MLB Network is yet to launch (it makes its debut in approximately 50 million homes January 1), but the network is already planning for the future. MLB Network president and CEO Tony Pettiti says the network will consider throwing its hat into the ring once playoff packages become available.
“We want to be ready to take on anything. Five years from now when those deals come up, we would love to be considered as a viable alternative,” Pettiti says. “Our distribution would need to grow some, but production-wise and programming-wise we are more than ready for that.”
Of course, MLB Network’s immediate priorities are on building its programming lineup and live games coverage.
The network has rights to games on Thursday nights, and will run 26 games throughout the season. Pettiti says the network will focus on what it thinks are good games and rivalries early in the season, with a focus on more important games later on.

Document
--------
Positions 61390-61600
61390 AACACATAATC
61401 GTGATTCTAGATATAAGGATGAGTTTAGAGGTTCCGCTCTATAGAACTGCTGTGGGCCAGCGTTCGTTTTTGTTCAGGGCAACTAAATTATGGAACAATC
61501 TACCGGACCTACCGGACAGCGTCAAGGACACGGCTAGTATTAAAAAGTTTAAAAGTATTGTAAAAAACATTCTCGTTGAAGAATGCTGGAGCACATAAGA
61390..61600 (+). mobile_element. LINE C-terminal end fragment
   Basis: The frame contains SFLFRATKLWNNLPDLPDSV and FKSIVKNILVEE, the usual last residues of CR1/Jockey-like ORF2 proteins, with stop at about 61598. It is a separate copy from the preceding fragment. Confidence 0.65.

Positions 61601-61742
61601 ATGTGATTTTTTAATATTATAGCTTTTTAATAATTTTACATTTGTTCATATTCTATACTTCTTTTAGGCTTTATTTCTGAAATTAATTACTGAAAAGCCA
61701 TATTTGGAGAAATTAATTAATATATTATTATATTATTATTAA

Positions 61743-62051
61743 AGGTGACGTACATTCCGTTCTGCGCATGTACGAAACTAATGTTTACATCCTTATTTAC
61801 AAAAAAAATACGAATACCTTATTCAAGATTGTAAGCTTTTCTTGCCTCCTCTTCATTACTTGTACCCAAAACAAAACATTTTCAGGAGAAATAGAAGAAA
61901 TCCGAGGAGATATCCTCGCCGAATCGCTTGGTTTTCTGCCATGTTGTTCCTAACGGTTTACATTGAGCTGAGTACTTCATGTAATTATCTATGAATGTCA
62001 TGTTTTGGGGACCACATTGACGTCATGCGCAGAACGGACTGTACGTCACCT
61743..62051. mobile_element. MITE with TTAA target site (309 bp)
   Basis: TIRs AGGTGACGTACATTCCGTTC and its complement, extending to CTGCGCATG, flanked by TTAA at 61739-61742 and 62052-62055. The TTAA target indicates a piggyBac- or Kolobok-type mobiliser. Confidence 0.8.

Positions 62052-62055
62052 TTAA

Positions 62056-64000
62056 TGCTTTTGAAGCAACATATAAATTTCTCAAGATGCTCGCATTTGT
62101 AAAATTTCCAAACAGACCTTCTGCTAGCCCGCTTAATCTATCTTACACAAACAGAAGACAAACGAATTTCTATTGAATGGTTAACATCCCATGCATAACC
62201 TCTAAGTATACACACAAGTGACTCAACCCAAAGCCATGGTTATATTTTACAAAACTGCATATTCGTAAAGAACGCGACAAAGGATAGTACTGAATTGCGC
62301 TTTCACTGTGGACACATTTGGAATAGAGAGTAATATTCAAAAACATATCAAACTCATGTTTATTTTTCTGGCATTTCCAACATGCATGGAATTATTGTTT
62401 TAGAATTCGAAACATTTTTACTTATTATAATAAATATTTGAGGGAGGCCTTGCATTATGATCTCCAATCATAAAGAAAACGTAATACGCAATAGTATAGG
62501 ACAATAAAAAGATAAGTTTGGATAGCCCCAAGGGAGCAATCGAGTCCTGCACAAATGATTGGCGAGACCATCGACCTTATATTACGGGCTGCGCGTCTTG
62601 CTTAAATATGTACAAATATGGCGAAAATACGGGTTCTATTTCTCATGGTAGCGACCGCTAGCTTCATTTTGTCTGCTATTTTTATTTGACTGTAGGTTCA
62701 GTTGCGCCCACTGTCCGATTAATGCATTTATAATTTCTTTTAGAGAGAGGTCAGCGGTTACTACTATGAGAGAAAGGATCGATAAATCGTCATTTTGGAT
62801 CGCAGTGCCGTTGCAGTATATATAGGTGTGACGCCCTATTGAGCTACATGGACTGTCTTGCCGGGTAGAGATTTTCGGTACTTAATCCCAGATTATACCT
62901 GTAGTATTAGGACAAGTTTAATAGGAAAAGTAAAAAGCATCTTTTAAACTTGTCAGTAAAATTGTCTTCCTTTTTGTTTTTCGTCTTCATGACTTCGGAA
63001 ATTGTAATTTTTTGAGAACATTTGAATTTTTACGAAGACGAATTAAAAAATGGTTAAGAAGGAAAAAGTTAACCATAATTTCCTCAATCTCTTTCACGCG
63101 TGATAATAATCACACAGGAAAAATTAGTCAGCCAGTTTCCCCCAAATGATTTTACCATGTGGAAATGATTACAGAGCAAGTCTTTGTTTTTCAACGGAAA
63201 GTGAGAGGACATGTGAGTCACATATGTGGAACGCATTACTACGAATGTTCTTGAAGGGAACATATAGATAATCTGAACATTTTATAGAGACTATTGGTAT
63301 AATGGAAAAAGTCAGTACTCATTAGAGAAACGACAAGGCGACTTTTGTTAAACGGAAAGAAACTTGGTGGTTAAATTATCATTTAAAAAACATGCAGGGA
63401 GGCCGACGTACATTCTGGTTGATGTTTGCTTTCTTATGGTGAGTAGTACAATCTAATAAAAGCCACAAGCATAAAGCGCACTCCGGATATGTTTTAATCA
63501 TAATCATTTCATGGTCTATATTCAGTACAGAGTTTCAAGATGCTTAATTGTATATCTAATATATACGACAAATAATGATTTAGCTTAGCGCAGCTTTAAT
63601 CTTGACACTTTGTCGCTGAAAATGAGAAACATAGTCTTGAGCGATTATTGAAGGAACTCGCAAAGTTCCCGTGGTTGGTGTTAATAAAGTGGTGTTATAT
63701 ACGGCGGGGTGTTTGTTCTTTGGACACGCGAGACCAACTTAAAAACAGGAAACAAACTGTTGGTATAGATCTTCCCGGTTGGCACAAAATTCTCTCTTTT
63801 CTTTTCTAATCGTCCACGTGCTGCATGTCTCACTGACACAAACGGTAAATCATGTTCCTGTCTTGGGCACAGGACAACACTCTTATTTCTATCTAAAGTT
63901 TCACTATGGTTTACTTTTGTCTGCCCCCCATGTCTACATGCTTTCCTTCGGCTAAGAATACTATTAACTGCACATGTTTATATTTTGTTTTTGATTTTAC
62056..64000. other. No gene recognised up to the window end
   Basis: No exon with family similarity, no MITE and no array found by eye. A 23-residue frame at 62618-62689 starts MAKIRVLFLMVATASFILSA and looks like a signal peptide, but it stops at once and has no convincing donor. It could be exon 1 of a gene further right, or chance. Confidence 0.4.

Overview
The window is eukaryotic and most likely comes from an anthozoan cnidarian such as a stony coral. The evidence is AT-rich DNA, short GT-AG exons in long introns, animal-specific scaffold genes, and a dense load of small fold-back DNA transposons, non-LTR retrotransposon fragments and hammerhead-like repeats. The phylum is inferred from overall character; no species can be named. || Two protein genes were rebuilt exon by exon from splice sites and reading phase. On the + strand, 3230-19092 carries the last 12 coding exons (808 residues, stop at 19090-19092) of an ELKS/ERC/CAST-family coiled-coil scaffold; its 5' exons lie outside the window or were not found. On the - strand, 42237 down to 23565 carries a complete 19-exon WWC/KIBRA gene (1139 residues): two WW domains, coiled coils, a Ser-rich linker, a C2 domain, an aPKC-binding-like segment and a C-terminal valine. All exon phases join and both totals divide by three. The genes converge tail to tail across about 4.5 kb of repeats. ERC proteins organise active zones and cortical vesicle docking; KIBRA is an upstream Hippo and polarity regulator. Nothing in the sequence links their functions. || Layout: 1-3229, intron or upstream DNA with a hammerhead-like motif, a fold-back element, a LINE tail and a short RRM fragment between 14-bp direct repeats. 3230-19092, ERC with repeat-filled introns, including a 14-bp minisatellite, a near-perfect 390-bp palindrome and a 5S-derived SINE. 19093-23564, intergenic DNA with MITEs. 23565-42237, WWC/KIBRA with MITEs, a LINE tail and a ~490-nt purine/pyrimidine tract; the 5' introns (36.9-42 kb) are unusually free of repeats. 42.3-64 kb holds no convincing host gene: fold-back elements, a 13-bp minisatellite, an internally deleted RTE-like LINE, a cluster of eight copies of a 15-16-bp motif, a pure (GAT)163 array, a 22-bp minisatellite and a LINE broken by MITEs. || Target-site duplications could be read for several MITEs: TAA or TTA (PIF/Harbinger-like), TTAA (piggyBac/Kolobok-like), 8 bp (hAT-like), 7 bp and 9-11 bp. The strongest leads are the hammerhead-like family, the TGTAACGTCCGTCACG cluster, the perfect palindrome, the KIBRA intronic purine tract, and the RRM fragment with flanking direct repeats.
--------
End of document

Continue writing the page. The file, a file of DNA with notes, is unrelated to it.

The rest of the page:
“Once we get to the backend of the season we will do a good job following the playoff chase,” Pettiti says.
MLB Network will select its games about 10 days before they air, as well as alternate games that will be telecast in the local markets so there are no blackouts.
The signature studio shows will be MLBHot Stove during the offseason and MLBTonight once the season gets under way. MLB Tonight will start at 6 p.m. and run until the last game is over Monday through Saturday. MLB Network will have rights that include live “peek-ins” to games in progress. So if a player is on the brink of 500 home runs, or if there is a close game happening, they can cut to the action.
The first game airing on the network will be Don Larsen’s 1956 World Series perfect game. MLB network acquired the copy from a collector, and is running it intact, including the original commercials which feature some surprising athlete endorsements.
The network is also prepping its two studios, which will feature cutting edge technology including a touch screen from Perceptive Pixel, the company behind CNN’s “magic wall,” and a half-size baseball field that will be used for demonstrations by MLB Network talent.
The technology is also extending beyond the studio. MLB Network says it will have two robotic cameras at every MLB stadium which can be operated from its control room in Secaucus, N.J.